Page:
A completely manual 35 mm SLR camera from the 1980s. About the only special feature it offers is an internal battery powered light meter. It's entirely mechanical, even the exposure mechanism is clockwork (it's wound up as you wind the film through). It doesn't require any power to work, so long as you can work out what exposure to use in some other way. But it's quite a heavy camera, and does jerk when you fire the trigger, so you need a good grip, or a tripod, to not get blurred shots. Only a few of the photos on this website will have been taken using this camera.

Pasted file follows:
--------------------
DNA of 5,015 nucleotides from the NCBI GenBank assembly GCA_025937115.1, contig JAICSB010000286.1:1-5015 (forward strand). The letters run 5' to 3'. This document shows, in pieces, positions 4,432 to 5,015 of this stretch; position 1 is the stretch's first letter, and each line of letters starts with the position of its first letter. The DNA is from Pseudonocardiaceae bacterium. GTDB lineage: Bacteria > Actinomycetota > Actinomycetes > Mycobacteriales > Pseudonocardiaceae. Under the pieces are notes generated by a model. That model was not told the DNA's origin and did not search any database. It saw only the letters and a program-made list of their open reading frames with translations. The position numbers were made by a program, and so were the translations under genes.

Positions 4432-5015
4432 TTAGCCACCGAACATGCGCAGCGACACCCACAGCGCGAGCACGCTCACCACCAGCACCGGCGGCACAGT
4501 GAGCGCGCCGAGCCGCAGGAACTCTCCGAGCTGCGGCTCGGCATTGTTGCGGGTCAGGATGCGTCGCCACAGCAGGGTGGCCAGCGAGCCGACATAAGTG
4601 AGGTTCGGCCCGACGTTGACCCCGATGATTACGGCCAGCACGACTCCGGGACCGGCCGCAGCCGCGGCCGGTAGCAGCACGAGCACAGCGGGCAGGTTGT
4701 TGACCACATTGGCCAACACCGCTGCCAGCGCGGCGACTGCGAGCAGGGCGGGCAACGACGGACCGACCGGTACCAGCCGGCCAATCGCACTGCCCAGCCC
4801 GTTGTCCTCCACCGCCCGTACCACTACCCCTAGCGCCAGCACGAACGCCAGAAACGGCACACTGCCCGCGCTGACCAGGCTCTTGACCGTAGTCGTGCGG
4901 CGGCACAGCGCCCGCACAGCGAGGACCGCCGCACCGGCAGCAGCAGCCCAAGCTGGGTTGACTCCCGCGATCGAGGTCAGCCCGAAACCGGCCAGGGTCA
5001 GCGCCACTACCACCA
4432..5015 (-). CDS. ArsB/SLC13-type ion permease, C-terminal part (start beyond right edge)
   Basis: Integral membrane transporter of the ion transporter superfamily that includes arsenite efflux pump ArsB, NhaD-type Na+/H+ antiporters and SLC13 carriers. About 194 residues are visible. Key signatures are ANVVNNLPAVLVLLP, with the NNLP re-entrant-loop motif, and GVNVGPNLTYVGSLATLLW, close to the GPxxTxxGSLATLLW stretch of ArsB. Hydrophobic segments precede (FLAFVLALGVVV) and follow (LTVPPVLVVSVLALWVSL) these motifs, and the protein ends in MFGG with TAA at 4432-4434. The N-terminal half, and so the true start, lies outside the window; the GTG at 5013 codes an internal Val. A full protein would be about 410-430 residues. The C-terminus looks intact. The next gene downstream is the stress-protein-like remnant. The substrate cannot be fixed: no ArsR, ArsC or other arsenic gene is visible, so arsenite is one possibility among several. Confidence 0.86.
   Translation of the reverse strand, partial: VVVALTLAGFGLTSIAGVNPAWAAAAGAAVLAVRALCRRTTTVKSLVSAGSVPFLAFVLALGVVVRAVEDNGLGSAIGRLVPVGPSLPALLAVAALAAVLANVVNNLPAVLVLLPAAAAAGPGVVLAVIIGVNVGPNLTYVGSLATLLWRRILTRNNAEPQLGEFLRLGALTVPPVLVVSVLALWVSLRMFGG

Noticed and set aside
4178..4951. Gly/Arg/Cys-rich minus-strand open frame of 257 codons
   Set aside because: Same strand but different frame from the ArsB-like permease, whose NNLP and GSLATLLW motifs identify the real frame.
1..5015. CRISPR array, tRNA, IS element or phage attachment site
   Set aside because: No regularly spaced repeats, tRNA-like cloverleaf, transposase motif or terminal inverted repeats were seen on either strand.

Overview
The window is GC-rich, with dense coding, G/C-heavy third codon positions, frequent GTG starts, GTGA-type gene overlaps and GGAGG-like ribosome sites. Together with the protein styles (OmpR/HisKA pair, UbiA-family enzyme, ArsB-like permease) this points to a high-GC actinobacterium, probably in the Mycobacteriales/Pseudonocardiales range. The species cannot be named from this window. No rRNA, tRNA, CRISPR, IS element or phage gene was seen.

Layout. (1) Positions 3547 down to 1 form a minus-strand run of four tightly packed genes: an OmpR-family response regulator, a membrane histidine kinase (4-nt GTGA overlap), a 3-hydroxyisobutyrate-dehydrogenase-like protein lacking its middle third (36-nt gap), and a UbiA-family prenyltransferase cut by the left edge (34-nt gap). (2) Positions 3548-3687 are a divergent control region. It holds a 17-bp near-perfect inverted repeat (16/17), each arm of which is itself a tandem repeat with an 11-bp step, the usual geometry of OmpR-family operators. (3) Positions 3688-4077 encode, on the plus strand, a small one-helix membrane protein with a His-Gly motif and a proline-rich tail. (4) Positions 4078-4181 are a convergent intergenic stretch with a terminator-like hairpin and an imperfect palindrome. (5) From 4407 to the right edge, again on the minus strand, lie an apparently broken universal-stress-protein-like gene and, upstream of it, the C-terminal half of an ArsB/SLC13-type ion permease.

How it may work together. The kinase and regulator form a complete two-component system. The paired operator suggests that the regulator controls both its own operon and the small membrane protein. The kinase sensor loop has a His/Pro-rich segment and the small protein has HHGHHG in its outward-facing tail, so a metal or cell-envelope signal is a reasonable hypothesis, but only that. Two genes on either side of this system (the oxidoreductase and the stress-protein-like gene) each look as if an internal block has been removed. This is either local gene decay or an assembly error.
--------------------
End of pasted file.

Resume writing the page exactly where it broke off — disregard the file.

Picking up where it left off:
I only have ordinary 50 mm wide angle and 135 mm telephoto lenses for this camera. At the moment, you can see a rotatable circular polaroid filter on the front of the lens [a “Hama PL circular M49 (IV)”]. I'm not quite sure why a circularly polarised filter needs to be rotatable, and how that could do what it does (change the response), but that's what it claims to be. I would have thought, that being circularly polarised, it'd behave the same way no matter which orientation, unlike horizontal or vertical polaroid filters. For what it's worth, I don't see a major change as you rotate it; nor a major change between having the filter on or off the camera, but I haven't really tried using it under more extreme lighting conditions.